It seems like former Detroit mayor Kwame Kilpatrick just can’t get it together. Kilpatrick is under federal investigation again, just over a year after having his 28-year prison sentence commuted by former President Donald Trump.
Federal prosecutors opened the investigation Thursday in an effort to recover nearly $2 million in unpaid restitution Kilpatrick owes to the City of Detroit and Internal Revenue Services.
We guess Kilpatrick didn’t learn much from his time spent in federal prison for racketeering conspiracy in 2013, because his behavior after being released has been strange, to say the least.
Just last week Kilpatrick and his new wife set up a crowdfunding campaign to help them purchase a house in Orlando, Florida. The initial fundraising goal was $800,000 and the couple asked the public for donations of $8,000, Deadline Detroit reported.
The crowdfunding post was later modified with the $800,000 goal removed.
Former Assistant U.S. Attorney Anjali Prasad told Fox 2 Detroit
the feds would intervene if Kilpatrick's crowdfunding campaign was successful.
"The federal government will treat this as something known as substantial resources," she said. "A substantial resource is basically, you win the Lotto, you get an inheritance, you get $800,000 (in) donation(s) for whatever reason. This is a substantial resource, which the United States of America can then lay claim to."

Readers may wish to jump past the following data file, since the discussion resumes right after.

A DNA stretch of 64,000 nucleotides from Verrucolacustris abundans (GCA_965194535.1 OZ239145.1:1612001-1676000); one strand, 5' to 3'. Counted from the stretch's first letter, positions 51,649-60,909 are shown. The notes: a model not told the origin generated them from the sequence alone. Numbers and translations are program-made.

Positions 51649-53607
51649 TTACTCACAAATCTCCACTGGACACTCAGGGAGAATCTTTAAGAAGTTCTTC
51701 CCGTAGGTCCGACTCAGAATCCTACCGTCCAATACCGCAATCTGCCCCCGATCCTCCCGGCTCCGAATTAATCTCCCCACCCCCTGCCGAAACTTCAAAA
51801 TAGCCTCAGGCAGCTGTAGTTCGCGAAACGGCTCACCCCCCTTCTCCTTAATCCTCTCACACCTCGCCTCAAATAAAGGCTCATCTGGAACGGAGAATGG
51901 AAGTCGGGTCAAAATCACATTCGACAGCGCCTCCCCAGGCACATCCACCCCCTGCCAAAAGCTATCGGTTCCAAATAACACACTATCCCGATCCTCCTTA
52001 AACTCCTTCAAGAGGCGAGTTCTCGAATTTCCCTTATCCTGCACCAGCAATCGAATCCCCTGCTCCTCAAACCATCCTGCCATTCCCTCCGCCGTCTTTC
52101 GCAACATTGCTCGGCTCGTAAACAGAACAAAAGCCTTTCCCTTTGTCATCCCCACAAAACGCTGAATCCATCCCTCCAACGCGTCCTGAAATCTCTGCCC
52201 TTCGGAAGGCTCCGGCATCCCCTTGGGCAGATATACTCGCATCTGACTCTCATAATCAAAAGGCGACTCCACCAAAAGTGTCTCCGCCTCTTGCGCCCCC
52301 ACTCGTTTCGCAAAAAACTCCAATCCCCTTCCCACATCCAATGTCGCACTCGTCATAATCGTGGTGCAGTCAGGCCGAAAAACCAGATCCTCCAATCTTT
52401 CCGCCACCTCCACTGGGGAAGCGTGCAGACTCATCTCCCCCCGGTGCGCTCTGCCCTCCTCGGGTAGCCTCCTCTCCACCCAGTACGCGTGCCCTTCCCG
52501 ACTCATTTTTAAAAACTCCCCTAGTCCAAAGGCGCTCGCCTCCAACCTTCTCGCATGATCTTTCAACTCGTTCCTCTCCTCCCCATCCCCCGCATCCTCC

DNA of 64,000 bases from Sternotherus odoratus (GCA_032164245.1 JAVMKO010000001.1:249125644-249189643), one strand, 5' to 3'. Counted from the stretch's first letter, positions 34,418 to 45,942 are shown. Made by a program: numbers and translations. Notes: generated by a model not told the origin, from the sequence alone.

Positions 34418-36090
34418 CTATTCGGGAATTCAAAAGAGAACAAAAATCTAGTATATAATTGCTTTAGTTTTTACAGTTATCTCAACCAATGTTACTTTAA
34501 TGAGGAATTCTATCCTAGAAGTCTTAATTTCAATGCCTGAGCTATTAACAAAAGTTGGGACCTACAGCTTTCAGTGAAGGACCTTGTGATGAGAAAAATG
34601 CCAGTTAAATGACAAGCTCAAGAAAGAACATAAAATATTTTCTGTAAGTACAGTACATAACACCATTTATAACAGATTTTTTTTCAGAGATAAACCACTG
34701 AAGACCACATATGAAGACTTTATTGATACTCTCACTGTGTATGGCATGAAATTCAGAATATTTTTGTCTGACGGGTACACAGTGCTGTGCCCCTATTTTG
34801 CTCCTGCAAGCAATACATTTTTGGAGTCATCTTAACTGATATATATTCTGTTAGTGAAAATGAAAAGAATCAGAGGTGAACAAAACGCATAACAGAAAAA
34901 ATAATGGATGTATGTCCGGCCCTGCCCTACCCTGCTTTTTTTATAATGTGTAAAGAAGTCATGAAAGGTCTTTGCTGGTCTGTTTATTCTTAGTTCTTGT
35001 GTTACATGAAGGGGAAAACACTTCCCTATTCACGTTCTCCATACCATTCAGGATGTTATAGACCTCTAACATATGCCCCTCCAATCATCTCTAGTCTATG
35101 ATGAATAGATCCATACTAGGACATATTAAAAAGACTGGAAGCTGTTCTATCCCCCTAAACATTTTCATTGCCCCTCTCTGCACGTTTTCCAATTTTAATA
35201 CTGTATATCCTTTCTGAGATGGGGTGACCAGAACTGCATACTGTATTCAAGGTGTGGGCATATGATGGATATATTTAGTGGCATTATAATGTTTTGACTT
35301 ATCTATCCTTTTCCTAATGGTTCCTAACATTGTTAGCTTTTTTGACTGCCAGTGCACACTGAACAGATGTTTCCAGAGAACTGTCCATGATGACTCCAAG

Kilpatrick was just in Detroit last weekend signing copies of his new book on the Avenue of Fashion as if he did not owe the city or people of Detroit anything.
The Detroit News
reported Kilpatrick still owed $1.5 million to the city and $195,000 to the IRS at the time of his release. Getting his sentence commuted didn’t negate his debts. And this is just a small part of the debt accumulated by Kilpatrick from other criminal convictions, unpaid taxes, and attorney fees.
Even more puzzling, the former mayor and several relatives founded nonprofits in Georgia shortly after his release. Remember, Kilpatrick was also previously convicted of violating nonprofit laws and spending donations on everything from personal vacations to paying his relatives’ college tuition.
The Detroit News
reports Kilpatrick and his second wife, Laticia Maria McGee, are listed as the owners of the new nonprofit, Movement Ministries, and the registered address is for a UPS in a Fayetteville strip mall. Another nonprofit ministry was registered at the same address earlier this year by Ayanna Kilpatrick — the same name as his sister.
According to the News
, Kilpatrick has not made a payment toward his restitution owed to Detroit in nine years.
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